11. 4 points
    Last night, a gunto was posted on the Facebook page 'Military Swords of Imperial Japan' with a mei written *almost* entirely in katakana. I read the mei as 'Jawatō Sumaran' (ジャワ刀 スマラン), which can be read to infer that this sword was made in Java, Semarang. Another user posted a reference from Fuller and Gregory (attached below), where a similar mei is translated as ’Shiyawaka Sumara' (シヤワカ スマラン). However, I believe this to be a mistake, and the example in Fuller and Gregory should also read 'Jawatō' (ジャワ刀), rather than ’Shiyawaka' (シヤワカ). Firstly, the image in F&G isn’t very clear (and perhaps also the mei), so it is not unreasonable to read shi (シ) instead of ji (ジ). Also for someone unfamiliar with the nuances of Japanese they may not know that Shi (シ) with a small ya (ャ) makes Sha (シャ), rather than Shiya (シヤ). The katakana character for 'ka' (カ) is also quite similar to the word for sword (刀), so it is not unreasonable to confuse these when the preceding characters are written in katakana. I have attached another example of this mei to support my reading, (from https://www.warrelics.eu) where the ジャ and 刀 are both very clear. I also checked google maps and was unable to find any such place as Shiyawaka - so I think F&G may have just inferred there was such a place based of the reading of Sumara (スマラン), and the knowledge that this was in central Java.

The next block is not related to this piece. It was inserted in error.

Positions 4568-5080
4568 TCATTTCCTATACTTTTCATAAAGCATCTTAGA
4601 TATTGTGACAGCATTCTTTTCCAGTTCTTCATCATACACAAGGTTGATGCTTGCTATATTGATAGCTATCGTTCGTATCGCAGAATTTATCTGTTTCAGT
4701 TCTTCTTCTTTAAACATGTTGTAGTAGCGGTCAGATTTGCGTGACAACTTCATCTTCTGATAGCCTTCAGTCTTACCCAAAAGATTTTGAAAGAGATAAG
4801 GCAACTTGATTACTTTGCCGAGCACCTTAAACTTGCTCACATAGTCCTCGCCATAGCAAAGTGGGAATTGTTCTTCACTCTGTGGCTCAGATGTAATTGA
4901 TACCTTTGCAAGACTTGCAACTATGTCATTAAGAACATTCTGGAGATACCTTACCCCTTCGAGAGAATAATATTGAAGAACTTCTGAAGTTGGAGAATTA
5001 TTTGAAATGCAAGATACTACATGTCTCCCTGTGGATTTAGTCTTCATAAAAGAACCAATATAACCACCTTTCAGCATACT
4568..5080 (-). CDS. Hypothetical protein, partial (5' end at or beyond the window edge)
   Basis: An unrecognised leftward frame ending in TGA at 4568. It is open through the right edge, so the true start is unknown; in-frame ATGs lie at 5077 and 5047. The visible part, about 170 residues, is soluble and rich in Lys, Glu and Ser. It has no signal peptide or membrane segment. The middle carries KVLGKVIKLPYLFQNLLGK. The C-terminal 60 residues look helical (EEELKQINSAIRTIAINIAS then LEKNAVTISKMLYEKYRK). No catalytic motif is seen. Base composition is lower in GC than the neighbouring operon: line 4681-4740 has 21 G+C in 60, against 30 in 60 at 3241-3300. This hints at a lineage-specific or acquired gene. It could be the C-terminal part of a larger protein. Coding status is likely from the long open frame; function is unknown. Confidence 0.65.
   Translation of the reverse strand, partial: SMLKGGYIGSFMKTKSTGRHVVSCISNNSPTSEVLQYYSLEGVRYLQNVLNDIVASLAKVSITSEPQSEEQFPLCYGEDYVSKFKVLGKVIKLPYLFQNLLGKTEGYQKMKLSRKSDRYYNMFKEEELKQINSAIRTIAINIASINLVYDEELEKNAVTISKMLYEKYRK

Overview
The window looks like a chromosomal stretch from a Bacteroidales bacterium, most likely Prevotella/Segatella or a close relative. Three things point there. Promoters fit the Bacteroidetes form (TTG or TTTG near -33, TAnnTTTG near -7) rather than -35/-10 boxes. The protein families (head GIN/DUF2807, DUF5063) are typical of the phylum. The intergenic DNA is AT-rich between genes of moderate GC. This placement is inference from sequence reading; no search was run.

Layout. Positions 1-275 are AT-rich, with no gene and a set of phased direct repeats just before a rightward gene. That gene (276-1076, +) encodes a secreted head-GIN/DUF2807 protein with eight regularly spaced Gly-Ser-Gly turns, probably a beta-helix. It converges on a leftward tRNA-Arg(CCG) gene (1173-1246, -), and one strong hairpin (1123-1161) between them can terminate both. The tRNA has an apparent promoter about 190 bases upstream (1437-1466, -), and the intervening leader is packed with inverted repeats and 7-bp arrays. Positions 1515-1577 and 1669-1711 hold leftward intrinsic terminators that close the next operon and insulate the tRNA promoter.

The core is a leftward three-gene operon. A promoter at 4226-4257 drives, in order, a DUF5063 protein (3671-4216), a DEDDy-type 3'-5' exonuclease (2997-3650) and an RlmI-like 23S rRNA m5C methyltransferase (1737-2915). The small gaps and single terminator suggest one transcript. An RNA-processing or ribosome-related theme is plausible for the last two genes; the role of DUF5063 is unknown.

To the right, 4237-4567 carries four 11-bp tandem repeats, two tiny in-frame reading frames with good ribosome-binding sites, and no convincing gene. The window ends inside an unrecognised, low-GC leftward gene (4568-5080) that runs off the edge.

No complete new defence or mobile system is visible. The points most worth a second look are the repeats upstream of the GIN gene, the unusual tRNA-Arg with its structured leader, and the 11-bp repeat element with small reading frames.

12. 4 points
    Very brave of Ray and diplomatic. The mei is interesting. There is an example of this mei https://www.fujibi.or.jp/our-collection/profile-of-works.html?work_id=731 in Tokyo Fuji Art Museum "Heki Tsushima Nyudo Chikyu Tsunemitsu" Heki (or could be read Hyoki) Tsushima is in Hokkaido. "Nyudo" could be "entering/living in" but here there seems to be a context of entering Buddhism, and the tosho Tsunemitsu making this in 1698 in Hokkaido at age 73. (my wife read into this for me). However, I would agree with Ray, but to me your sword looks like a very poor copy, almost by someone who doesnt speak the language? Of course thats only a comment on the nakago. Mal further reading...mei has nothing to do with Hokkaido, its about Kyushu. Heki is in Kagoshima and Hyoki, Tsushima is part of Nagasaki. Tsunemistu was born in Shiga pref and went to Edo .
  13. 4 points
    https://studyingjapaneseswords.com/2019/09/09/66part-2-of-30-bakumatsu-period-history-幕末時代/ This is chapter 65, the second part of chapter 29, Bakumatsu Period History. This chapter narrates the process of Commodore M.C. Perry brought the diplomatic document to Japan and opens three ports for foreign ships. Please click the link above to go to this chapter directly. Thank you Yurie
  14. 4 points